There are several species with which the mountain trogon might be confused; they differ primarily in the color and patterning on their tails. The male elegant trogon's tail is copper-colored (rather than green) above and finely vermiculated black and white (rather than all black) below, while the female has a white patch behind and below her eye. The male collared trogon is golden-green on the back and uppertail, and its undertail is black with narrow white barring. The female collared trogon's tail is grayish below with a narrow dark bar at the tip of each rectrice.
Range and habitat
The mountain trogon is found in the highlands of Mexico, Guatemala and Honduras. Although it was formerly recorded as a resident in El Salvador, the area where it was found was ceded to Honduras in 1992 and it now occurs in El Salvador only as a vagrant. It also occurs in Nicaragua, though the origin of these birds is uncertain. The ornithological collection at Vassar College contains a mountain trogon that was purportedly shot in Texas, but the species is not on the list of accepted North American birds.
The mountain trogon may associate with mixed species flocks. It joins such flocks sporadically and in small numbers, but is an active member of the flock, moving in the upper and middle levels of the forest, when it is present.
Food and feeding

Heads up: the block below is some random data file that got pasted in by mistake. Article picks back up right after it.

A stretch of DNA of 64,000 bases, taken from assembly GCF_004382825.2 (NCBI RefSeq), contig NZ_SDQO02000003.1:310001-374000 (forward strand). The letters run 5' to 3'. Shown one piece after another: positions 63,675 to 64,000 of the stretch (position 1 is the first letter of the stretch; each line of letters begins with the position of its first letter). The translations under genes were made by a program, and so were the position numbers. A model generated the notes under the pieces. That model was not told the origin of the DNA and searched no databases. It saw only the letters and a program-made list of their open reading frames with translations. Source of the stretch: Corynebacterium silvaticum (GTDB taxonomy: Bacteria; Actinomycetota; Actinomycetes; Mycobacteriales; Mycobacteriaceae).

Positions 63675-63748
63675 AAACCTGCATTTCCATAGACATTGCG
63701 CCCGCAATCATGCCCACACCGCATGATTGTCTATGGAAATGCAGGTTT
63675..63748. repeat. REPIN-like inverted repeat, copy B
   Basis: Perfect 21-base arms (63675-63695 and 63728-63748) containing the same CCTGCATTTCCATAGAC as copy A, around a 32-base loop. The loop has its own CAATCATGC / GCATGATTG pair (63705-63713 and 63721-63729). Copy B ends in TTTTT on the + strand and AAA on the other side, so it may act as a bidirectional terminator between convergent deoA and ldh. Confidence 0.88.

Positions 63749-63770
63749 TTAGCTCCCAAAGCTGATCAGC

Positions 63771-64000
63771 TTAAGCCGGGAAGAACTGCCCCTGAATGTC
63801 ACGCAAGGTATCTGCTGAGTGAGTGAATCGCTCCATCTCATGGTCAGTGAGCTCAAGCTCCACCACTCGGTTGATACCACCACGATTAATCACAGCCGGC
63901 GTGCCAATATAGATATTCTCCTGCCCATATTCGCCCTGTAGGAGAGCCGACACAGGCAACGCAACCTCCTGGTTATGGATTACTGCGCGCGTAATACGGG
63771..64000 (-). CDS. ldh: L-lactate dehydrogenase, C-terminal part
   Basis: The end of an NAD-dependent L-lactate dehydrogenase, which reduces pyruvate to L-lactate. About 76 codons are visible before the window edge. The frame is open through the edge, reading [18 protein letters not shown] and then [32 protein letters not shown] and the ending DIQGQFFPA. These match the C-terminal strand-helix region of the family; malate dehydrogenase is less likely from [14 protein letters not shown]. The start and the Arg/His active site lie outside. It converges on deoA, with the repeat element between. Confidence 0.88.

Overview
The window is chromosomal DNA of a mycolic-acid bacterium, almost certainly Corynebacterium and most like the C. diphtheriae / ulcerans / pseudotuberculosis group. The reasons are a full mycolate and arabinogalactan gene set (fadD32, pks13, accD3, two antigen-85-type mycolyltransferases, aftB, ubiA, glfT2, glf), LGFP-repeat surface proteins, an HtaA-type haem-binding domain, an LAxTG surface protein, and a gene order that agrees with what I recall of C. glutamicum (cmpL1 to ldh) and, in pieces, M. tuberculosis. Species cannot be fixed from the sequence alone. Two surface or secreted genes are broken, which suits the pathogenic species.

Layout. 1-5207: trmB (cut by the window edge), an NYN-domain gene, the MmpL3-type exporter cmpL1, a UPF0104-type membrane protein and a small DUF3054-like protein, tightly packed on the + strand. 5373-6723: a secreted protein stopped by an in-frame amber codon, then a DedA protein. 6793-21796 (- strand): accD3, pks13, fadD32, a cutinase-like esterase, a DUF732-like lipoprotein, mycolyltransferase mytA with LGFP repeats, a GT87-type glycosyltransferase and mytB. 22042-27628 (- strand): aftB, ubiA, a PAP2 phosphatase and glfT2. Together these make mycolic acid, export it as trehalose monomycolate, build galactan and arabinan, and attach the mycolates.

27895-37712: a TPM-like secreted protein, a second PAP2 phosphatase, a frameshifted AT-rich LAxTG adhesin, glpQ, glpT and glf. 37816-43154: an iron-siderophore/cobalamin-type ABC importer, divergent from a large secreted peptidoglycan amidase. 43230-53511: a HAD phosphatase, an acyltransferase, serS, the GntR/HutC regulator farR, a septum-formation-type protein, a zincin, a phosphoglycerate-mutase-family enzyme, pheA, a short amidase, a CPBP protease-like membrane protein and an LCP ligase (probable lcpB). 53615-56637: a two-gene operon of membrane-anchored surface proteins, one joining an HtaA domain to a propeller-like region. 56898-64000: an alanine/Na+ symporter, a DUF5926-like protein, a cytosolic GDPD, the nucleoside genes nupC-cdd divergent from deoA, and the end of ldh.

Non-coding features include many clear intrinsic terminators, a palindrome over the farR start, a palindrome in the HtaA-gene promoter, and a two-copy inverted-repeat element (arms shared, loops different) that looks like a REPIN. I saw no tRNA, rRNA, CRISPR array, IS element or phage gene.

The mountain trogon eats insects and small fruits, which it catches or plucks while on the wing.
Like all trogons, the mountain trogon is a cavity nester. It is both a primary and secondary cavity nester, meaning that it both excavates its own nest cavities, and uses those cavities already excavated by another species. When it excavates its own nest, it uses its beak to gnaw a hole in rotting wood, either in a decaying stump or branch. The cavity is typically less than 4 ft (1.2 m) off the ground, but occasionally as high as 12 ft (3.7 m). When it uses a cavity made by another species, it typically uses those made by large woodpeckers. The female lays two white eggs, which both parents incubate, though the female does far longer stints than the male. The eggs hatch after 19 days.
The mountain trogon has several vocalizations. If alarmed, it gives a sharp, low-pitched call variously transcribed as "cut" or "tuck". In flight, it gives a quick, low-pitched call transcribed as "cut-a-cut-cut". When perched, it makes a slow, repetitive "cowh" or a "tucka-tucka-tucka".
Conservation and threats
Because of its large range and large population, estimated to number between 50,000 and 499,999 individuals, the mountain trogon is rated as a species of least concern by the International Union for the Conservation of Nature. Its population appears to be stable.
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- Brightsmith, Donald J. (January 2005). "Competition, Predation and Nest Niche Shifts among Tropical Cavity Nesters: Phylogeny and Natural History Evolution of Parrots (Psittaciformes) and Trogons (Trogoniformes)". Journal of Avian Biology 36 (1): 64–73. doi:10.1111/j.0908-8857.2005.03310.x. JSTOR 3677542 – via JSTOR. (registration required (. ))
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|Wikimedia Commons has media related to Trogon mexicanus.|
- Mountain trogon photo gallery at VIREO (Drexel University)
- Mountain trogon videos, photos, and sounds at the Internet Bird Collection
- Audio recordings of Mountain trogon on Xeno-canto.